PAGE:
Memory loss is one of the most common symptoms associated with severe head injuries, but no two cases are alike. Palmer had fractures on both the right and left sides of his skull, causing extensive damage to his frontal lobe, which controls both old and new memories. His top vertebra was broken. His ear canal was ruptured, resulting in severe hearing loss and permanent damage to his equilibrium.
“Nothing works right anymore,” Palmer laughs dryly.
Palmer’s family lived outside the city, and he was eager to stay close to his friends and his work, even though it would be months before he was back on the job. Pace considered what it would be to take him back to her family’s Flag Pole Hill home.
“He has all these medical problems. Can I really move him in?” she asked herself. “My mom, my grandmother and I just made it work. They were supportive because they knew I needed to do this.”
The three Pace women made a schedule to account for Palmer’s 24/7 care, which they tracked along with other vital health information in a binder by his bed. Palmer couldn’t walk, the damage to his inner ear threw him off balance. He was bedridden for weeks. It was months before he could walk unassisted. Cognitively, he lost his ability to easily retain new information; he now relies on endless Post-Its and reminders in his smartphone to keep track of his daily life.
“When he tried to start doing things for himself,” Pace remembers, “you’d literally have to call him, text him and make him write it down — multiple times. It was the only way he’d keep track.”
As with many head injuries, the attack sent Palmer’s moods spiraling. Once described as unflappable, he was now prone to fits of anger and despair.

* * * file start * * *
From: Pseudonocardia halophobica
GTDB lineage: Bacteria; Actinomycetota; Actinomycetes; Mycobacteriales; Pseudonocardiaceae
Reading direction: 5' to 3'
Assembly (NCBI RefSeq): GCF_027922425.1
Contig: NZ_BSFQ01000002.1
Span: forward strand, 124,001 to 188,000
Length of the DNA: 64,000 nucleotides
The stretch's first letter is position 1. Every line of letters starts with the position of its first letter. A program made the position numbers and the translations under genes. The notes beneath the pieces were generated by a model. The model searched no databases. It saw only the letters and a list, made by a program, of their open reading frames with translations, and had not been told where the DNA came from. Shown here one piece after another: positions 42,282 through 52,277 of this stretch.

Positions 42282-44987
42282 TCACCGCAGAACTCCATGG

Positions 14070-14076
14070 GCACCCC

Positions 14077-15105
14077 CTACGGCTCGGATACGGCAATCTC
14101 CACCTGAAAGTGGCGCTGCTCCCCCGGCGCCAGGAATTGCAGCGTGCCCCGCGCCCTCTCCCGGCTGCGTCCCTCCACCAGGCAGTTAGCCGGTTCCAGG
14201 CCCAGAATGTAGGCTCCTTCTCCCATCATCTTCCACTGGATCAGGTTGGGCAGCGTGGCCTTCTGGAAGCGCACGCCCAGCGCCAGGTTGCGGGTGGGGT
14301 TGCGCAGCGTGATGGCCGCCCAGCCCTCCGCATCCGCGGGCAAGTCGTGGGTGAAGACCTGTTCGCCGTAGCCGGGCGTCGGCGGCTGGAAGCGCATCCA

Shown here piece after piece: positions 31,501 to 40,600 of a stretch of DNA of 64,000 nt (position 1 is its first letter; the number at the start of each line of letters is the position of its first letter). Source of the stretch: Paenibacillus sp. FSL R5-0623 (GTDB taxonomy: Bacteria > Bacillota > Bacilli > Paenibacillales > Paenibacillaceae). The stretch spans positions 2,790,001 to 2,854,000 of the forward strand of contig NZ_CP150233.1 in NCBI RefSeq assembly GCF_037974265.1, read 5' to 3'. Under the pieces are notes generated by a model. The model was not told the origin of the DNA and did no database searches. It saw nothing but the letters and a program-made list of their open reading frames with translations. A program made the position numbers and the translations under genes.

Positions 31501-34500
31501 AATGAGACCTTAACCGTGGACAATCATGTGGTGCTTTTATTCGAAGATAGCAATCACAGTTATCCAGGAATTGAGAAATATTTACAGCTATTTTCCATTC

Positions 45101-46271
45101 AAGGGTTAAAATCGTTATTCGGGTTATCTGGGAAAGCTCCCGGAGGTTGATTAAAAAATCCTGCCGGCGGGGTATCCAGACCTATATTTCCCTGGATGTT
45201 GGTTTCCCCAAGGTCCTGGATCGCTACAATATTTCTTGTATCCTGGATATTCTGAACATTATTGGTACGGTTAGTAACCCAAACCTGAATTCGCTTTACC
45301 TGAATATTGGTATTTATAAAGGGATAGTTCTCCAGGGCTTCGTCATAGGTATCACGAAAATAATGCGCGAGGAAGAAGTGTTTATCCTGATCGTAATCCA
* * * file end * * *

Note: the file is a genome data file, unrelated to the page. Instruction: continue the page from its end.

“He gets set off really easily and you have to calm him down,” she says. “It’s been really hard on our relationship.”
It was like getting to know a new person, she says — a man who only vaguely resembled the man she once dated.
“He’s not the same person he was,” she says. “But he’s an amazing person. We’ve grown a lot. You get to know people in a really intimate way when you’ve seen each other at your most vulnerable.”
For months, the Pace family handled Palmer’s care themselves at their Lake Highlands home, but it became clear his progress was stalling. Pace implored Palmer to obtain further professional care. He sought a variety of physical and occupational therapies at Parkland Memorial Hospital, a helpful if halting experience, interrupted when he didn’t have the funds to pay.
“Every time he has any extra money he’s at Parkland paying his bill down,” Pace says.
Not only did the attack ravage his body and psyche, it devastated his finances. Lacking medical insurance, he racked up six-figure medical bills at Baylor, with additional ongoing medical expenses at Parkland. A GoFundMe account raised around $1,300 for his recovery, not nearly enough to keep creditors at bay, although it remains open for donations. It’s another thing that has to be considered before their lives can move forward.
“That’s not something that’s going to deter me from marrying someone,” Pace says. “I don’t see it as Adam’s debt, I see it as the attack’s debt.”
Palmer is still at the Aldredge House, with added security, but he dreams of becoming a Dallas Police officer. He can’t pass the physical exam, at least not yet. He’ll need hearing aids and surgery to fix damage to his left eye that makes it difficult for him to see. He still battles the insomnia and anxiety that comes with post traumatic stress disorder.
“It’s going to be many more years before I’ll be OK,” he says through tears. “I’ll never be 100 percent.”
The couple is struggling to find the new normal in the wake of violence, but Pace longs for a day when they won’t be defined by Palmer’s condition.
“I’m ready for our lives to get back to us and away from all these medical problems,” she says. “We’d like to move forward. We’d like to get married and have a kid one day. But right now it’s one day at a time.”
Palmer says despite all he has lost, he has gained a partner for life in Pace.
“I couldn’t ask for a better girl,” he says with a smile.